# Physics Salaries

I truly want to major in physics in my undergraduate year (I'm currently a high school student who is going to the Georgia Institute of Technology the following fall). The thing is, I'm really interested in the topic (done and got 5's on Physics B, both parts of Physics C, qualified for semifinalist on USAPho, self-studied all physics I've ever learned) but am unsure of its future... I've heard that it is hard to make a six figure job. Is this true? I really want to do something I like, but I also want to do something which will pay well.

Frankly, I don't know a single person who was being paid six figures straight out of college, regardless of degree. Making that kind of money requires a lot of hard work and has nothing to do with your degree. Go to college because you are passionate about a particular subject. If you don't, then college becomes nothing more than an over-glorified training center.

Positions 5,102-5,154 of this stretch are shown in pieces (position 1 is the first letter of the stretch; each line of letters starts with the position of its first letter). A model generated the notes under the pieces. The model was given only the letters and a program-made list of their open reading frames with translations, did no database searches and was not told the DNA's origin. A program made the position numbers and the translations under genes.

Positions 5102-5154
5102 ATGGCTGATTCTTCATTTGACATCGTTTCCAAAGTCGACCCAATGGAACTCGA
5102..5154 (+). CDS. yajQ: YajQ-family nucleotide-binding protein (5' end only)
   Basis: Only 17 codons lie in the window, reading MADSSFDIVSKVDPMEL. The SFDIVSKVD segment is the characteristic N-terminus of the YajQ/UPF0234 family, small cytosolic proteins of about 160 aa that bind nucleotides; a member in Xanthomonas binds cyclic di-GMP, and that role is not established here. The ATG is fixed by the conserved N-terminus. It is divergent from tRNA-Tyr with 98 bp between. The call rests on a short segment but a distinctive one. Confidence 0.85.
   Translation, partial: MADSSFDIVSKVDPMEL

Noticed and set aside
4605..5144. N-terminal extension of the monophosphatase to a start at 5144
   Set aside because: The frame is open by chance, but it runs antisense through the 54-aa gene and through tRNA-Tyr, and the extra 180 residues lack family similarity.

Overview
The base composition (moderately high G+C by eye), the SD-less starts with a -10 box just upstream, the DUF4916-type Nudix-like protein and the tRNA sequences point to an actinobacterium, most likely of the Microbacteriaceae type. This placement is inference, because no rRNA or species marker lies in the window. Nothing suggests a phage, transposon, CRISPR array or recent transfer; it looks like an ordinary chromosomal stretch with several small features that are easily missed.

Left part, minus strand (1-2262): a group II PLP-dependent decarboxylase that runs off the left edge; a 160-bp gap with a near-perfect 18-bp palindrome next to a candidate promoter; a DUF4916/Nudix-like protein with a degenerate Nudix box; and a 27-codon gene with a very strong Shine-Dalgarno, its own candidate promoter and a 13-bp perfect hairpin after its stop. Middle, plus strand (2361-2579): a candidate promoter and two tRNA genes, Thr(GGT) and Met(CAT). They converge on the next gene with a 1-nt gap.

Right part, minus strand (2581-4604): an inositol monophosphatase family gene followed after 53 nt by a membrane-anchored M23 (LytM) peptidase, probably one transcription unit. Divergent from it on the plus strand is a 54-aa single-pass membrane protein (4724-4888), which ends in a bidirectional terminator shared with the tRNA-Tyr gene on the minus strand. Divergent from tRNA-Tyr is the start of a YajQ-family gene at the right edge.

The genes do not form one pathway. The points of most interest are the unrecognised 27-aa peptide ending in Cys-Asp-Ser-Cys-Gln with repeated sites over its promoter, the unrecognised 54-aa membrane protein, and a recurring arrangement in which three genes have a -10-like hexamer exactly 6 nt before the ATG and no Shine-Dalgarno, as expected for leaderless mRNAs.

Moonbear
Staff Emeritus
Gold Member
How do you define "hard" to make six figures? Do you think that sort of salary comes easily to anyone? Anyone making that sort of salary has to work for it.

My usual advice to people is that if you're motivated primarily by money, go into business, that's what they do, play with money all day. If money isn't your primary motivator, do what you enjoy...you're more likely to be successful (by any definition of success) in a career you enjoy than in a career you dislike.

I understand this, but generally, is getting a PhD in Physics worth it, or will I end up spending a good bit of time paying the debt due to education off?

I understand this, but generally, is getting a PhD in Physics worth it, or will I end up spending a good bit of time paying the debt due to education off?

If you do well as an undergrad, you generally do not pay for graduate school. That said, I am a bit puzzled as to how you equate "pays well" with "six figures."

Jordan Joab
If you do well as an undergrad, you generally do not pay for graduate school. That said, I am a bit puzzled as to how you equate "pays well" with "six figures."

Because that's what 21st century American values dictate. Young people nowadays expect rewards near instantaneously. Quite frankly, if I'm not making 100k 2yrs after I get my BSc I'll be quite disappointed. Then again, I'm just typing non-sense. Blame my 10x faster than dial-up digital upbringing.

Jordan Joab.

100k (USD) is what an established engineer in England would be earning...